Tuesday, July 03, 2012

We've Wrecked It All

Well, I'm convinced (and have been for some time) that we've finally ecologically wrecked the globe. There are far too many humans on this planet consuming far too much of its resources for the natural world to recover. Whatever hope I had that things could ever get better for Mother Earth were dashed years ago.

Visit your National Parks. See them before they're ruined.

So my advice to those of you who give a damn is the same advice I've been giving for some time now:

Go out and see the wilderness!

It's not all gone, just yet. There are places that appear to be relatively untouched, so if you want to experience what looks to be unspoiled wilderness, then you still have a small window of opportunity to do so.

For while longer the water is still pure.

Go to one of our great National Parks near you, or to some far away. Just now you can still hike and camp in forests and on river banks and mountain peaks and in canyons where the green things still grow and the wild things still roam. We'll have this for a short time, anyway.

And there are hundreds of wilderness areas all over our nation where you can go to find genuine solitude. I've been to many places where the only unnatural thing that can break the murmur of the woods is the faraway gravelly scratch of a jet flying high in the sky. And sometimes you can get lucky and such a thing won't  happen.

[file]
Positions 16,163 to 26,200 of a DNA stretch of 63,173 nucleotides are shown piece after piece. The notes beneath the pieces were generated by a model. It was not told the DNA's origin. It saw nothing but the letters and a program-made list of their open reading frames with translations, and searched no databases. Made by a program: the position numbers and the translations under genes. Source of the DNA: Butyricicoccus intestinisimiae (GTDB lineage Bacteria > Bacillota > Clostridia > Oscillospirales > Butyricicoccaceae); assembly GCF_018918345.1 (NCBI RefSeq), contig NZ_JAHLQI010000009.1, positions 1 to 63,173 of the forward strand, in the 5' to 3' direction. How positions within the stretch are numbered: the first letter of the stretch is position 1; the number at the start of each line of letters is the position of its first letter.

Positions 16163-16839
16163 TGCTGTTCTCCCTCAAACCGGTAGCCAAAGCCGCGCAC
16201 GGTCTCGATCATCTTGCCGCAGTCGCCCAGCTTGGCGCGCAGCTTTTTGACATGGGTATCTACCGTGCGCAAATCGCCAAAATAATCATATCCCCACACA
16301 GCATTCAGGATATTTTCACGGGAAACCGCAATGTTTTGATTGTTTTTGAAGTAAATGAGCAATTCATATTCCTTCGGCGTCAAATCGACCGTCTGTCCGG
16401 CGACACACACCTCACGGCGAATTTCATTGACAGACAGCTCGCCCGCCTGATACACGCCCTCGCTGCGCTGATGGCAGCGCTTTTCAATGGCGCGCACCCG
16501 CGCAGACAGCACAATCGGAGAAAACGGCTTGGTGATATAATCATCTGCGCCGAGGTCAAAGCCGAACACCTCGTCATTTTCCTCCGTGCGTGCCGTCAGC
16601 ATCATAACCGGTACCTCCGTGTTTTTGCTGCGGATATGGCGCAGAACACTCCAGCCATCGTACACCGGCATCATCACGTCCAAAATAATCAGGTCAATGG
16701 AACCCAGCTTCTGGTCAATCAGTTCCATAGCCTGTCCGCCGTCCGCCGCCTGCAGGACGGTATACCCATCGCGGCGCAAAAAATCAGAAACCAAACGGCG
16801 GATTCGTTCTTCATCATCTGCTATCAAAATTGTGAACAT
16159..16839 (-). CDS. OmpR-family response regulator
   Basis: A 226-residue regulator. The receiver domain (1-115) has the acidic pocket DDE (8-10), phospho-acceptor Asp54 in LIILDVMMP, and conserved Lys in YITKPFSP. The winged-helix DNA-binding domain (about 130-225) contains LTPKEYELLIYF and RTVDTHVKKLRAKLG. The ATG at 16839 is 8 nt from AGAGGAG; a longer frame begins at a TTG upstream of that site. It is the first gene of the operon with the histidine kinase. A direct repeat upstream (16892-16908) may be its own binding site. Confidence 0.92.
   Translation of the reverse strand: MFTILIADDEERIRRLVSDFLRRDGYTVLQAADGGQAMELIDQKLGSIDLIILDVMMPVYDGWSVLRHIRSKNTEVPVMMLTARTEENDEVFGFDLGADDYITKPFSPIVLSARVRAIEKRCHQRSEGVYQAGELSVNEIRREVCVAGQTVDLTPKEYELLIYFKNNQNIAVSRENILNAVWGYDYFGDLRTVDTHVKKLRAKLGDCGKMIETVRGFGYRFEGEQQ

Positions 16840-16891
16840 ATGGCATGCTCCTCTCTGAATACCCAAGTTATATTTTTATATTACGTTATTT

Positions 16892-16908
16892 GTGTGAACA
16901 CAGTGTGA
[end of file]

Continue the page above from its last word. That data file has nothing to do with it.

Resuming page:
Smoky Mountain elk...for now.

Your kids likely won't  know what that's like, I'm afraid to say. At the rate things are unraveling, I doubt there will be anything like what we now have available to them or to their children. Our wild megafauna are dropping away like dominoes, one after the other. In a little while there will be no grizzly bears, no wolverines, no wolves; elephants will not roam the plains of Africa, and lions will be only a memory. Whales are going to vanish one by one until we have only their images in books.

The big trees are going, going....

Our forests are going to strangle in drought and heat and succumb to hoards of invasive insect pests. Our wetlands will dry up and burn. The birds we take for granted will fade away and come no more to roost in trees that remain or go to nest along lakes that will be fouled forever.

So now, while we still have a few places left; while we still share the globe with some of our wild companions--go out and see them. They'll be leaving soon, and they'll never come back.

They're fading fast. You'd better hurry to say goodbye...

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